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Technology Behind Sharp LC42XD1E

by Vincent Teoh
17 February 2007


  • Accessed by: Menu > Picture > More > TruD
  • Demo by: TruD button on remote (flipaway compartment)
  • Recommended Setting: Off

The TruD chip was developed by a publicly listed Swiss semiconductor company called Micronas to perform the following functions:

  1. Vector-based motion compensated frame rate conversion to reduce judder
  2. Contrast and colour enhancement
  3. Sharpness enhancement

While each of these features has its own merit when used individually depending on source material, Sharp's broadbrush implementation of the TruD technology means that more often than not the picture quality is degraded rather than improved.

For example, the contrast and colour boost was pleasing to the eye, but the sharpness enhancement brought about unwanted ringing (albeit minimal). On film material (e.g. movies, newer TV series like Ugly Betty, Desperate Housewives, Robin Hood), the frame rate conversion aspect of TruD introduced unnatural motion artifacts - as Robin Hood fled from the chasing pack of dogs, his movements looked robotic and sped up with a hint of ghosting.

If you insist on taking advantage of the TruD feature because you've already paid for it as part of the price of your Sharp LC42XD1E, reserve it only for video material such as sports or news broadcasts.

TruD Demo: What's Going On?

We're not sure if the following scenario is specific to our set, but we thought that the TruD demo was misleading in nature. Check out this photo of it in action:


Now, given that the TruD-processed image on the right is noticeably sharper (although jaggies are accentuated too) than the original image on the left, this is surely an impressive demonstration of TruD's prowess, right?


On our set, despite disabling TruD from the main menu, what the demo actually did was to blur the left side of the image (the one labelled "TruD off") while preserving the original image on the right (labelled "TruD on"). To verify this, simply go to a channel where there's scrolling horizontal text (e.g. BBC News 24, Sky News); pay attention to the sharpness and detail of the text, press the TruD demo button (located in the flipaway compartment on the remote) and you'll see the blurring effect being applied to the part of the picture labelled "TruD off".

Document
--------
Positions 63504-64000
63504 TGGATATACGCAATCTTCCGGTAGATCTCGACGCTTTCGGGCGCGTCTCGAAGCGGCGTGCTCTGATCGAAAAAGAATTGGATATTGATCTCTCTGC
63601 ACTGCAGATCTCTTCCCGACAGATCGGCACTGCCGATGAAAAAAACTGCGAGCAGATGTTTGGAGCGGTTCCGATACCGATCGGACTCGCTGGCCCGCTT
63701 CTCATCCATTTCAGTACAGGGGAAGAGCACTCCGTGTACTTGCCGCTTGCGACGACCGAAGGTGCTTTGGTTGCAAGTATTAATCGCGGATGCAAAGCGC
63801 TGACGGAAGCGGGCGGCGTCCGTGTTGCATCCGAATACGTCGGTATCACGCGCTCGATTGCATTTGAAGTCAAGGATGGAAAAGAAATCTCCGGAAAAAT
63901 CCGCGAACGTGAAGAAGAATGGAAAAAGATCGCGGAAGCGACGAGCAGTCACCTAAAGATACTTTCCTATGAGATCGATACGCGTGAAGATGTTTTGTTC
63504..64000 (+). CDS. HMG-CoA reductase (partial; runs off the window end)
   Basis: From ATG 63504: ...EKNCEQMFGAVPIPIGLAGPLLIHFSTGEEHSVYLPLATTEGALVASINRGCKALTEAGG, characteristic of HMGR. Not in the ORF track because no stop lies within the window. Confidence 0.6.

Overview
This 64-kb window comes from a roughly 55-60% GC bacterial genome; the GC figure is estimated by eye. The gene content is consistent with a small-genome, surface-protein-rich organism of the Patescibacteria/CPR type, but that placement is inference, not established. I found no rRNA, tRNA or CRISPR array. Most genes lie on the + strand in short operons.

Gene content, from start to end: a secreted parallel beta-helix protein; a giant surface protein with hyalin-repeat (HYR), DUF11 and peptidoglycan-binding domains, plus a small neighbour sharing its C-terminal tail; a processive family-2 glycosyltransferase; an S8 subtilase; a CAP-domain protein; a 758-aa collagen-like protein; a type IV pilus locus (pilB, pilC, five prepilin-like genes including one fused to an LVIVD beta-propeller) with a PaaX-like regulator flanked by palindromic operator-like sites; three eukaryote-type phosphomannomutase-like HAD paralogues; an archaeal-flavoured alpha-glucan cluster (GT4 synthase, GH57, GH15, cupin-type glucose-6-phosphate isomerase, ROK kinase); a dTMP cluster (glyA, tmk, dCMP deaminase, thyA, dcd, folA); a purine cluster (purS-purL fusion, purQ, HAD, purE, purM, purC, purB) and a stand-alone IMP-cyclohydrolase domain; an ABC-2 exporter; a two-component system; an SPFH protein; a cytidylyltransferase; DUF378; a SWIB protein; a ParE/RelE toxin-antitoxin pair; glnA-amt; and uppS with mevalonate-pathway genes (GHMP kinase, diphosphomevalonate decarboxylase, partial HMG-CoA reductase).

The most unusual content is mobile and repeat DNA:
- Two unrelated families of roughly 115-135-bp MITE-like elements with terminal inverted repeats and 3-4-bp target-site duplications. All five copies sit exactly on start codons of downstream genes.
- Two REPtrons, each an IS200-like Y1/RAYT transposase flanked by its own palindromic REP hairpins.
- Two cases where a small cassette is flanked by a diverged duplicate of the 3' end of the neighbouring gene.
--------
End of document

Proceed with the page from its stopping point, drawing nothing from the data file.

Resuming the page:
We're not entirely sure if this scenario is specific to our set (for example, TruD reverting to default on mode despite being turned off), so we have written to Sharp and will also clarify with other owners.

Black Expansion

  • Accessed by: Menu > Picture > More > Black
  • Recommended Setting: Off

Designed to boost shadow detail in dark areas, the Sharp Aquos "Black Expansion" is in fact a crude gamma adjustment applied primarily to the darker parts of an image. In our real-life testing the effect was barely noticeable, but more importantly it came at the expense of the brighter parts of the image - overall gamma balancing meant that the top-end contrast was reduced, as illustrated by the S-shape disruption to the gamma curve evident in the following graphs:

blackoff blackon
Gamma curve with "Black" off
Gamma curve with "Black" on

Optimum Picture Control (OPC)

  • Accessed by: OPC button (flipaway compartment)
  • Recommended Setting: Off

OPC automatically senses the brightness in your room and adjusts the LC42XD1E's backlight for you. However, as we found that OPC failed to get it right 50% of the time, we turned it off and adjusted our backlight manually using the generous 16-step gradation: increased during the day; lowered in the evening.

Back To: LC42XD1E Review

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